Thanks again! If I can't find the issue with these quick tests I'll take it to a electronics guy. Anyone know a good place in Atlanta?

J


Lifting one side of the component from the circuit board is usually sufficient. The 3 components on the lower left side of the board in your pics appear to be for the HF driver, that is the white 10W2R7J resistor, the immediately adjacent yellow capacitor, and the smaller of the two inductors. I'd start by just heating and reflowing all the solder joints on the components as a cold(cracked) solder joint is a common problem. If that doesn't fix it start with the resistor and lift one side out of the PCB, these are prone to cracking internally and becoming open circuit. A quick test with the multimenter on the ohms setting should tell you if it's good or not, it should measure about 2.7 ohms. The capacitor will measure open circuit on the multimeter, it's unlikey it is bad unless it's physically burnt so you may have to change it to know for sure. The coil should meansure as a dead short, if you don't get that it's bad but this would be the most unlikely failure.
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Paul G. OBrien

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Re: Crossover replacement part Deux
« Reply #10 on: April 17, 2022, 09:34:00 PM »

So by what you're saying the cap isn't measurable it will just show open? Maybe just replace it? Digikey?

I get a dead short on the coil but how would that show on my multimeter? Open and zero resistance?

A dead short on a multimeter equals zero resistance... same as when you touch the two leads to one another.
An open circuit is what is displayed when the leads aren't touching anything.

I looked at your pixtures again and I believe both resistors are in the circuit for the tweeter, this makes sense as it usually needs attenuation to match levels with the woofer so you need to test both. These are the most likely cause of your problem although it could be the capacitor as well. If the resistors test good try swapping in the capacitor from the other crossover. If that is the problem they are available from many online places so won't be hard to find.
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Steve-White

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Re: Crossover replacement part Deux
« Reply #11 on: April 17, 2022, 09:39:19 PM »

The coils (Chokes) on the crossover will show "0" resistance when measured with a standard hand held DVM.
« Last Edit: April 18, 2022, 09:34:23 AM by Steve-White »
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Scott Holtzman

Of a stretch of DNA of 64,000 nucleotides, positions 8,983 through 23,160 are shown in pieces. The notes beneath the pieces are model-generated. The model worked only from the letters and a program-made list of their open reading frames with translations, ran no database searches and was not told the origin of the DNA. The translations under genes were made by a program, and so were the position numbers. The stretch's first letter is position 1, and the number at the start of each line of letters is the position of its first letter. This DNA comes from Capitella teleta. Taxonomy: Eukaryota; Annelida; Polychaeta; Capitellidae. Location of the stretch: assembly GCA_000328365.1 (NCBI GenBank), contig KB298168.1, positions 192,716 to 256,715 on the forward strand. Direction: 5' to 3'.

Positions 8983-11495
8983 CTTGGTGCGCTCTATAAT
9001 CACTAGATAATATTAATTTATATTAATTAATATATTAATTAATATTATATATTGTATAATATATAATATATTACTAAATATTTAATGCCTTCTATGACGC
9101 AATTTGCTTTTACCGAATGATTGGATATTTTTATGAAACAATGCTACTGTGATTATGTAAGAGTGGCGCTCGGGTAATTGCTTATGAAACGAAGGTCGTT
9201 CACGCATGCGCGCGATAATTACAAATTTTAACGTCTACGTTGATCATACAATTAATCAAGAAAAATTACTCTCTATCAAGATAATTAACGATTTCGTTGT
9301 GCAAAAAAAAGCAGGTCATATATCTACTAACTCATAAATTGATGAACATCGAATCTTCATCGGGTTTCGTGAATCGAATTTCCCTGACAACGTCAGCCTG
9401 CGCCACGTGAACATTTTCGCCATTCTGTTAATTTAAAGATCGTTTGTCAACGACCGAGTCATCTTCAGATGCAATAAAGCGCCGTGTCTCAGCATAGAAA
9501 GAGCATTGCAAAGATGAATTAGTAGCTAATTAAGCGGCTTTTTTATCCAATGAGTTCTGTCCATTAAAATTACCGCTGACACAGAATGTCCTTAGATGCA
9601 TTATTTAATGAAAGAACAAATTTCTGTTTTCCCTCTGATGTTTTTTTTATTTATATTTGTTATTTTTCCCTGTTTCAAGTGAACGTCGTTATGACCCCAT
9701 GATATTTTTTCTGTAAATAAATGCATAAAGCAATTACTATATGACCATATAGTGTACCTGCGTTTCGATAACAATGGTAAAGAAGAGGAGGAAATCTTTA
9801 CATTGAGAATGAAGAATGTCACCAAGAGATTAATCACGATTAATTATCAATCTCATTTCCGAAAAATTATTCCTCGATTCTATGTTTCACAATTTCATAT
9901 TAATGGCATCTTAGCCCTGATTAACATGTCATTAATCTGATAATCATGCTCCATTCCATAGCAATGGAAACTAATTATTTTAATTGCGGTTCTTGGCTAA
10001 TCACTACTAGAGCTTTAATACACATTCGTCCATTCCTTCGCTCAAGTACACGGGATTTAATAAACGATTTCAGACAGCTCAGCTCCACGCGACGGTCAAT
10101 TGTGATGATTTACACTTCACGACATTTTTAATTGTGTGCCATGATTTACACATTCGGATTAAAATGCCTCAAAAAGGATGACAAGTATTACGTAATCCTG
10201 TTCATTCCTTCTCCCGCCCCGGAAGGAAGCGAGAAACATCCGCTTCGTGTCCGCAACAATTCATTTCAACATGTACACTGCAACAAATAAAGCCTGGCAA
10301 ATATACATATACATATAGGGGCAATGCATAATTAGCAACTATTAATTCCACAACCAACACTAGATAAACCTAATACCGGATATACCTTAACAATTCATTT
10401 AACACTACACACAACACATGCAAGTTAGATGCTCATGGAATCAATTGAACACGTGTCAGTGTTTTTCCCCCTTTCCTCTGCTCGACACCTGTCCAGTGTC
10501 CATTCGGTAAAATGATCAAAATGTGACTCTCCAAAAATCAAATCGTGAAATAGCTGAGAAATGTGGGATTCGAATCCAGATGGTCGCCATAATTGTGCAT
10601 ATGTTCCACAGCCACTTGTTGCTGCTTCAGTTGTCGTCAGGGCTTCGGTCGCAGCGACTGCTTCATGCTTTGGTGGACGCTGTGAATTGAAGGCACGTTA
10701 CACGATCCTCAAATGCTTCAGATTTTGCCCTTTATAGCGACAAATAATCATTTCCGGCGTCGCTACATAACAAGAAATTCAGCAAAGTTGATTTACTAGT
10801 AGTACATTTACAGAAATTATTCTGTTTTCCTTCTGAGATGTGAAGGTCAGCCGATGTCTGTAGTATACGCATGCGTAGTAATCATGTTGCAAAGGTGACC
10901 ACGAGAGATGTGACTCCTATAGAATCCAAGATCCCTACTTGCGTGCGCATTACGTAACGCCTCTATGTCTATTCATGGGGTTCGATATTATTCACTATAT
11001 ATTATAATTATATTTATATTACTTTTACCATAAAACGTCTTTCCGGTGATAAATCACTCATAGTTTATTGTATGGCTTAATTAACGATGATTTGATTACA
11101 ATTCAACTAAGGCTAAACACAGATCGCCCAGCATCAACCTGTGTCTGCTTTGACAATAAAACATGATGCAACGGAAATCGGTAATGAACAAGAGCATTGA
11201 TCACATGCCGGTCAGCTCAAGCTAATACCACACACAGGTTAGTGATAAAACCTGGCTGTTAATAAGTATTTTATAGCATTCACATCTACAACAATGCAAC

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Re: Crossover replacement part Deux
« Reply #12 on: April 17, 2022, 11:36:04 PM »

The coils (Chokes) on the crossover will show "0" resistance in a standard hand held DVM.


Please note the electrons may be a bit busy after all those trips around the phase wheel.  Eli The Iceman, still my favorite pneumonic. 

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Scott AKA "Skyking" Holtzman

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Brian Jojade

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Re: Crossover replacement part Deux
« Reply #13 on: April 18, 2022, 12:51:50 AM »

Thanks all. I've already reflowed the solder joints so I don't think that was it.

So I'll start with the small resister then move on to the other HF components. Quick questions...

So by what you're saying the cap isn't measurable it will just show open? Maybe just replace it? Digikey?

I get a dead short on the coil but how would that show on my multimeter? Open and zero resistance?

Thanks again! If I can't find the issue with these quick tests I'll take it to a electronics guy. Anyone know a good place in Atlanta?

J

You can't measure a capacitor with a standard multimeter. There are some meters that can measure capacitors to see that they are working at the right values.

Since you're dealing with just a few components here, it's easy enough to swap them between the working unit and the non working unit.  If you can't isolate to a component, then it's possible that a trace has cracked on the bad unit.

The coil when read with a multimeter will read as a dead short, close to 0 ohms resistance.  If it reads open, it's bad.  It's very unlikely that the coil has gone bad.
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Brian Jojade

ProSoundWeb Community

Re: Crossover replacement part Deux
« Reply #13 on: April 18, 2022, 12:51:50 AM »